While planning our trip, Lizzie and I realized that we would have an awkward amount of extra time between our visits to the Superconducting Super Collider and Los Alamos. Though the drive from east Texas to New Mexico is formidable enough to require a night’s stay along the way, it has such high speed limits and so few turns that the miles tick by more quickly than just about anywhere else in the country. But since the July 4th weekend meant that we had to be at Los Alamos by the 2nd – unless they’re in the middle of a particularly intensive run, physicists get the same holiday weekends as the rest of us – there was only about a half-day to spare.
This wasn’t enough time to accommodate our original idea of camping at White Sands and driving by the Trinity Test Site (which is closed to the public all but two days a year anyway). But it turned out to be just the right amount of time to visit the accurately if unimaginatively named Very Large Array (VLA), located about 50 miles west of Socorro, New Mexico.
The heart of the Very Large Array
A wider view of the heart of the VLA. As the view extends outward, the scale starts to become apparent.
Click through to view an enormous panorama of the VLA. Even though the Array was not at its most outspread position, this enormous image still does not capture the whole thing.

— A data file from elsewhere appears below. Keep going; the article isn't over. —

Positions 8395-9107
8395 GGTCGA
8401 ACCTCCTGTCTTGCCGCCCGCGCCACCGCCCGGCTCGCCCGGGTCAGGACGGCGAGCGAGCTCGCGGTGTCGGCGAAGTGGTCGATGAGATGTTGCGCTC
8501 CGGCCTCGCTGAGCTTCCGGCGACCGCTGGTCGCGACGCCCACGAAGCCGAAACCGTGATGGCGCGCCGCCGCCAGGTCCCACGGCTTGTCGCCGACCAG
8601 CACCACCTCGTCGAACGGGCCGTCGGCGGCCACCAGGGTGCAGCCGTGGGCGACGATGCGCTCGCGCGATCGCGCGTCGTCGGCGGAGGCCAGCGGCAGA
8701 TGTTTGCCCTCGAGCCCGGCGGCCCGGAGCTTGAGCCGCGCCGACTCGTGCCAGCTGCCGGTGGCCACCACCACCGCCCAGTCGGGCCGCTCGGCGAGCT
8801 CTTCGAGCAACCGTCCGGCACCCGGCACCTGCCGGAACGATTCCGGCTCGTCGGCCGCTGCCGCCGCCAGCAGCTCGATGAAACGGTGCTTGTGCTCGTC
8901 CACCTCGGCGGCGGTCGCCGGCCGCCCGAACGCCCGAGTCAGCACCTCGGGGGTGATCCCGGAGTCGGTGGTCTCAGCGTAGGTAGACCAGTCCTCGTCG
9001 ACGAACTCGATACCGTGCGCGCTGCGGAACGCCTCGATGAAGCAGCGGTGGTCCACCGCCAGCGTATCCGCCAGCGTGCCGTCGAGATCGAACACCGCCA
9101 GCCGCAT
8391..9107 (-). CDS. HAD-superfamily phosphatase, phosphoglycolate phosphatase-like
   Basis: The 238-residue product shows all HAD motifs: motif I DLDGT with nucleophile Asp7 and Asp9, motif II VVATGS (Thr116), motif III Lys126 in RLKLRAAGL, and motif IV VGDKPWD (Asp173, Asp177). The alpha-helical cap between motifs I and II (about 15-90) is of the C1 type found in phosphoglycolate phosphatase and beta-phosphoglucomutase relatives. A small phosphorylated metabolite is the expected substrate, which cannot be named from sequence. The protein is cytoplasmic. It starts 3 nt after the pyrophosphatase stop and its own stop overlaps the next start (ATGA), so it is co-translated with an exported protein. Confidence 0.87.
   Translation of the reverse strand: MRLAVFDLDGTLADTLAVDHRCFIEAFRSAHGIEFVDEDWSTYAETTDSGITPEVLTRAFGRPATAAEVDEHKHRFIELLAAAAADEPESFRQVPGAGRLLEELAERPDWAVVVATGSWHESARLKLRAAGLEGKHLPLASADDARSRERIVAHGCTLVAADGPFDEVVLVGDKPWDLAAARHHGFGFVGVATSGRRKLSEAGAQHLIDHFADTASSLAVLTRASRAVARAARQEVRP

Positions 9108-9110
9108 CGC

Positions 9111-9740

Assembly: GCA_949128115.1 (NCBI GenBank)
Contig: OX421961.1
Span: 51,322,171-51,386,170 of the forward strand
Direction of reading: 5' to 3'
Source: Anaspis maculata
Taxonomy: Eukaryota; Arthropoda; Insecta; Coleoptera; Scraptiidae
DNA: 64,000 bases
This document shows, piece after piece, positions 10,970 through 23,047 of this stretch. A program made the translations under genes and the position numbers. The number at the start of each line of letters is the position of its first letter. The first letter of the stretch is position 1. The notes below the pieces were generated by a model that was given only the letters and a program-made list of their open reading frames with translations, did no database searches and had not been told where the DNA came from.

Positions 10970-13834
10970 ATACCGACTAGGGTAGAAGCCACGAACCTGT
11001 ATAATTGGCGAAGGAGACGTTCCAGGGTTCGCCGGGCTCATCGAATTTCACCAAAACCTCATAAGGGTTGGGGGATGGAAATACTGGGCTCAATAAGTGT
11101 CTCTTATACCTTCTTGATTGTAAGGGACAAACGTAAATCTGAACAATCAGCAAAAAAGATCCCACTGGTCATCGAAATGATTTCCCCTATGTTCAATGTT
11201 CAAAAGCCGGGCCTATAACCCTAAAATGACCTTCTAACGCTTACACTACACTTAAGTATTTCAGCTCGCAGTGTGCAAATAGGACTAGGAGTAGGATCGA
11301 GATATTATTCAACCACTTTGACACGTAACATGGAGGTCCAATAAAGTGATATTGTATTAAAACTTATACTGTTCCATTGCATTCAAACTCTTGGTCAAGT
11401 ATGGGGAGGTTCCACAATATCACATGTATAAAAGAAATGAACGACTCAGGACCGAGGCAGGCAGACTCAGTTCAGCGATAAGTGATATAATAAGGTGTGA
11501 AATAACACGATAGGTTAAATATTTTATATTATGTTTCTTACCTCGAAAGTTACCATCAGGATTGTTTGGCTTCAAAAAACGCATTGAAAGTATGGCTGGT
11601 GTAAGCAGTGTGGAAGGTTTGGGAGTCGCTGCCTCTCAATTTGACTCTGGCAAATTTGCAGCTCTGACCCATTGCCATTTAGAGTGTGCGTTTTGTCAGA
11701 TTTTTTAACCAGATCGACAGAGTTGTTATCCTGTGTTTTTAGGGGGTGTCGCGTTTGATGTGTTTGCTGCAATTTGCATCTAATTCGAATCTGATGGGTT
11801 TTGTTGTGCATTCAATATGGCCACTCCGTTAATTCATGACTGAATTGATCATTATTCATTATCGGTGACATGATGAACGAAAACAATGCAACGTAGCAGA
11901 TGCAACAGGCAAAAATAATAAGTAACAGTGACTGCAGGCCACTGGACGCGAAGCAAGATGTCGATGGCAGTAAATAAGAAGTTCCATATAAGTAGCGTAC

Nestled on a vast, mountain-ringed, 7000-foot plateau in the central New Mexican desert, the VLA is safe from the interfering radio waves of just about anything that doesn’t come from space. Though it is comprised of 27 separate dishes, the observatory operates as a unified whole: by interferometrically combining the data from each dish, the array can simulate the results of a single radio telescope up to 22 miles wide.
Like Oak Ridge, Argonne National Laboratory serves as a living witness to the continuity of American 20th century physics: after its first incarnation as part of the Manhattan Project’s Metallurgical Laboratory (the group that first successfully isolated Plutonium), it was the first research site to be designated a National Laboratory after the war. In the sixty-five years between some of the world’s first nuclear reactor research and today’s most cutting-edge accelerator development, there was hardly a science-and-technology subject in which Argonne didn’t have a hand.
This history is written all over the lab, even as it is already carving itself a place in the 21st century: